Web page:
By Daniel Colbert, ACLR Featured Blogger    


            Lacey Phillips and Erin Hall were two of millions of Americans who received subprime loans from unscrupulous lenders in the years leading up to the financial crisis.[i] In 2006, the couple applied for a loan from a reputable bank and were turned down.[ii] A short time later, they found a mortgage broker – Brian Bowling – who directed them to Fremont Investment & Loan.[iii] There is no indication the couple knew that Bowling had a history of producing fraudulent loan documents or that Fremont was a disreputable institution that would soon face prosecution for its predatory practices.[iv] Fremont specialized in “stated income” loans – known in the industry as “liar’s loans” because they required no proof of the borrower’s income – which it quickly repackaged into mortgage-backed securities and sold, turning a profit despite the high risk of default.[v] Phillips and Hall applied for and received a loan, purchased the house, and soon lost it when they defaulted on the mortgage.[vi]

            Phillips and Hall were convicted of violating 18 U.S.C. §1014, which makes it a crime to “knowingly make[] any false statement . . . for the purpose of influencing in any way the action of” a federally insured bank like Fremont.[vii] The couple had made several false statements on their loan application, including inflating their income and misrepresenting Hall’s job title.[viii] They appealed, arguing that the trial judge erred when she refused to allow the defendants to testify that Bowling had told them they should combine their incomes on the application.[ix] A panel of the Seventh Circuit upheld the decision, with Judge Easterbrook writing for the majority and Judge Posner dissenting.[x] The Seventh Circuit then granted a rehearing en banc, in which Posner carried the day and Easterbrook dissented.[xi]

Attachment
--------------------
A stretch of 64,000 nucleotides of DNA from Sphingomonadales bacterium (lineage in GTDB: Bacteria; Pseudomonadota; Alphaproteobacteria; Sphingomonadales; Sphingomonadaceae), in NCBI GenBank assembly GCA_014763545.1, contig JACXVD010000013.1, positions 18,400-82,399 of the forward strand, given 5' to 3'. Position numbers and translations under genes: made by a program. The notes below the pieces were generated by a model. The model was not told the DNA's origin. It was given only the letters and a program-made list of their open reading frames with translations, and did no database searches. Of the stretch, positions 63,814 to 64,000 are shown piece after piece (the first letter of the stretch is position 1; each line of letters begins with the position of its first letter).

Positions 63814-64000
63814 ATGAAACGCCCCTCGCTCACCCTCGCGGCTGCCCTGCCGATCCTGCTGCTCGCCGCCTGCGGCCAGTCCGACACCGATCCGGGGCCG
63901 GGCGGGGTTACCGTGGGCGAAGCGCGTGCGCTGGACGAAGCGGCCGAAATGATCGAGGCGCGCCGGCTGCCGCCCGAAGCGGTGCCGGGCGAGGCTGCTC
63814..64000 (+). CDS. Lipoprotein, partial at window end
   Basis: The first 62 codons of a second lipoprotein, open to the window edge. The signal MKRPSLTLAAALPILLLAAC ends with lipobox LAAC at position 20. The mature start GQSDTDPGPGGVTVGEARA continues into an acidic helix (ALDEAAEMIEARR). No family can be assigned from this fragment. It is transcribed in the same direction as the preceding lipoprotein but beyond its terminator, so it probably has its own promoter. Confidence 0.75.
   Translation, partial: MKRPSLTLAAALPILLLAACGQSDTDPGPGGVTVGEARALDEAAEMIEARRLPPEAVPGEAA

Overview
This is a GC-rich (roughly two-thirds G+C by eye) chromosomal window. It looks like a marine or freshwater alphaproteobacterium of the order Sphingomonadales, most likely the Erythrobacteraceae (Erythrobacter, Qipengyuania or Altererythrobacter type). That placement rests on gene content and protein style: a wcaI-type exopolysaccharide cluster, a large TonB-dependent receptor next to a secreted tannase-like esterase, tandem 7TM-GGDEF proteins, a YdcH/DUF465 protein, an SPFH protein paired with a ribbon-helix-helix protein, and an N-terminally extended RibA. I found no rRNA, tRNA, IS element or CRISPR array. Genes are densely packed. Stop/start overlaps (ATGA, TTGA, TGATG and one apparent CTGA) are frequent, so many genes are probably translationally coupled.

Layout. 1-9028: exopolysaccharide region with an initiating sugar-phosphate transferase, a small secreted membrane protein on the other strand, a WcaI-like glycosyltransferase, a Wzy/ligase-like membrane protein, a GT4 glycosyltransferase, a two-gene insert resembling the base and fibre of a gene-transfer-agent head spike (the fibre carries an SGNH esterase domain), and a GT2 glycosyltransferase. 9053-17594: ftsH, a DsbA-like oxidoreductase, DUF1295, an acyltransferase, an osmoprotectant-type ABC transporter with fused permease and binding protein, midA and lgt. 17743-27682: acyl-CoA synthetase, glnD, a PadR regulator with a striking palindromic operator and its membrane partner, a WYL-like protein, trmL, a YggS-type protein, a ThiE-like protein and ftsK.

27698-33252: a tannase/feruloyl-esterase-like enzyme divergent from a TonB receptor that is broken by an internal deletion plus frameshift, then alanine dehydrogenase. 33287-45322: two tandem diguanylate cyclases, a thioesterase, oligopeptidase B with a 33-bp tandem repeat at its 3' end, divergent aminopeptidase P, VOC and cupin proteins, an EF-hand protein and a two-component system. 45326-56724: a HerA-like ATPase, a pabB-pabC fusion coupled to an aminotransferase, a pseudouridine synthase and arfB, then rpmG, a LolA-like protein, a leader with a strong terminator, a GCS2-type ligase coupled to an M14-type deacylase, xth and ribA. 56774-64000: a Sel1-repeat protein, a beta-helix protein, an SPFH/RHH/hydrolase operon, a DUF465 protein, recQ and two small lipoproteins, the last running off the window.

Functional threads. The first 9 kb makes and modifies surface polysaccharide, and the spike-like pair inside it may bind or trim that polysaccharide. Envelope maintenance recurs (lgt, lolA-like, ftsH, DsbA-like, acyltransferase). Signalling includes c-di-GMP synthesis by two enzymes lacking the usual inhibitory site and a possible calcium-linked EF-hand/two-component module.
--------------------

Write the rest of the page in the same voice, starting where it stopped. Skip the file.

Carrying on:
Posner argued that the defendants’ testimony is pertinent to whether they knowingly made a false statement, and if they did, whether they intended to influence the bank’s behavior.[xii] The couple may have believed, Posner argued, that the application’s blank for “borrower’s income” was asking for the total income from which the loan would be paid, and thus that their combined income was the correct number.[xiii] Further, the couple may have believed that the bank had essentially already approved the loan and that the bank would grant the loan regardless of what was reported on the form.[xiv] Given Fremont’s business model, this belief would have been close to the truth.[xv]

            Easterbrook’s dissent notes that even if Phillips and Hall believed the bank would be indifferent to the truth of the loan application’s statements, they were undoubtedly aware – and possibly were told – that a higher reported income was more likely to be approved.[xvi] The bank possibly did not care whether the borrowers could pay the loans back, but it did care whether the debt would be rated high enough to sell.[xvii] Easterbrook thus argued that the defendants did intend to influence the bank’s actions; they knew that without the false representations on the application, the loan would not have been made.